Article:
The Missionary Task of Theology: A Love/Hate Relationship? -- By: Harvie M. Conn

Journal: Westminster Theological Journal
Volume: WTJ 45:1 (Spring 1983)
Article: The Missionary Task of Theology: A Love/Hate Relationship?
Author: Harvie M. Conn


The Missionary Task of Theology:
A Love/Hate Relationship?*

Harvie M. Conn

The last six decades have not been the happiest of times for professors of missions in the American theological seminary. The previous century had been a history of seminaries running to catch up with student missions interest. Samuel J. Mills had set the pattern. In August 1806 he and four companions sought refuge under a Massachusetts haystack in a thunderstorm and gave themselves to prayer for world missions. They carried that vision to Andover Seminary and in 1811 launched the Society of Inquiry on the Subject of Missions. In 1813 students at the year-old Princeton Seminary founded a similar organization. Society after society was founded within one to three years after the opening of a new seminary. By 1857, there were seventy of them around the country.

The backbone of the world mission movement became those societies in the seminaries.

There was no recruiting of missionaries by secretaries of the mission boards and societies during the nineteenth century. Throughout the century and well into the next the Societies of Inquiry and related organizations in the seminaries spontaneously brought forth volunteers in abundance.1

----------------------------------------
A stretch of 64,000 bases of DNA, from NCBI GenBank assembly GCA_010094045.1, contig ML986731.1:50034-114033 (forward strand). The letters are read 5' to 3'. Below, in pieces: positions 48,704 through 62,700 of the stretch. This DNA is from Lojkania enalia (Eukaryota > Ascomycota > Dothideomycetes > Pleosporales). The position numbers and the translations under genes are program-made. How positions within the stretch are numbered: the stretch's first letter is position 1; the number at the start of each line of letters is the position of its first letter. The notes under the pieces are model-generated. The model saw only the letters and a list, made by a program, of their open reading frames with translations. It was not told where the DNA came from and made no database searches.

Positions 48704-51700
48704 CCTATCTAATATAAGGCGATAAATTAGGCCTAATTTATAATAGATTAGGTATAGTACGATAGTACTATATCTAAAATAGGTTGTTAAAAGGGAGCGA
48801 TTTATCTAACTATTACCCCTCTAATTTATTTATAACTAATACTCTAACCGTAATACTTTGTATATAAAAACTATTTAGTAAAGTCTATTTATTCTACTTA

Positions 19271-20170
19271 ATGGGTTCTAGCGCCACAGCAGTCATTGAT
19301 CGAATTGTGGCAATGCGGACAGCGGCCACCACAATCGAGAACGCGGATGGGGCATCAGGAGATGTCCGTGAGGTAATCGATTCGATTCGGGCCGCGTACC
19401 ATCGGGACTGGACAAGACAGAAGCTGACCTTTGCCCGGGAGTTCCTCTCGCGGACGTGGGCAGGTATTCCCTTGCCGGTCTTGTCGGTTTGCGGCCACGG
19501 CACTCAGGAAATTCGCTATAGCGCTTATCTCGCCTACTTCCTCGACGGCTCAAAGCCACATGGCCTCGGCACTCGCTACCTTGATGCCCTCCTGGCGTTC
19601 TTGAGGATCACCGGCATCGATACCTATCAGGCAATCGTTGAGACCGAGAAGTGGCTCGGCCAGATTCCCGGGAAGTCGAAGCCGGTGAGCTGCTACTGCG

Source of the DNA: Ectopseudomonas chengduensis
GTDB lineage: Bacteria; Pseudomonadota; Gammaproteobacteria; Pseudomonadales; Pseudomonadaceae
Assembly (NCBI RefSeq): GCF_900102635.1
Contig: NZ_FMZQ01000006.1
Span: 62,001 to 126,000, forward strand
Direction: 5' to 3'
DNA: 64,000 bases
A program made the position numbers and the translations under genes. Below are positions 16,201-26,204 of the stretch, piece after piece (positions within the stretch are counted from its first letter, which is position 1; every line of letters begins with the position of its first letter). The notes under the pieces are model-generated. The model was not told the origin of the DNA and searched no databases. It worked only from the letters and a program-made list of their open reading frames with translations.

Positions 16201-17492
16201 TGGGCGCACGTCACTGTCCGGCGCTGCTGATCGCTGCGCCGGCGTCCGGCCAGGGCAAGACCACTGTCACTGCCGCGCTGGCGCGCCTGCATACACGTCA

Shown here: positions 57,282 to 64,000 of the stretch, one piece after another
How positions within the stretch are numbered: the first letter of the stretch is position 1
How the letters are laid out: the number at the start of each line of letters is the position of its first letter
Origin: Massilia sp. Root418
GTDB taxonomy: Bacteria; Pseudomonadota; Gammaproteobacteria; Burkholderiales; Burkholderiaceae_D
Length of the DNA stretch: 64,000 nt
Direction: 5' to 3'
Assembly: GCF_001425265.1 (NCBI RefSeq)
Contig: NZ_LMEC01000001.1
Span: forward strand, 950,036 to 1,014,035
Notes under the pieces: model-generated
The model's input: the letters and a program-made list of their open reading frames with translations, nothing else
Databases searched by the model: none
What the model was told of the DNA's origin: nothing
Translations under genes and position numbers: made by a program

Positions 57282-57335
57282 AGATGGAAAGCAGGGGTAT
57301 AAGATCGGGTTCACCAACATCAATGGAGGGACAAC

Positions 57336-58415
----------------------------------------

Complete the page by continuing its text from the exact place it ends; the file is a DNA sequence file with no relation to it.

Boards were swamped with applications from seniors about to graduate.

By the close of the century the picture had not changed. A new organization, the Student Volunteer Movement, had been formed in 1886 at a student conference in Mt. Hermon, Massachusetts, sponsored by Dwight L. Moody. Before the year ended,

* An address delivered by the author on the occasion of his inauguration as Professor of Missions at Westminster Theological Seminary, 23 April 1982.

2106 volunteers had been enrolled for “the evangelization of the world in this generation.” By 1935, the movement had sent over 13,000 volunteers abroad from North America. They poured into seminaries, looking for help.

From the 1920s, the picture began to change. 1921 was the peak year for the volunteers: 2783 were newly enrolled, and 637 sailed for the field. In 1934 only 38 left North America. And 1938 saw only 25 enrolled in the movement.2

Again, the theological seminary has reflected, and not altered, that pattern. Even in the nineteenth century, missions as an academic discipline had taken its time to enter the curriculum. During the first half of that century only Princeton Theological Seminary in 1811 had made plans “to found a nursery for missionaries.”3 And...

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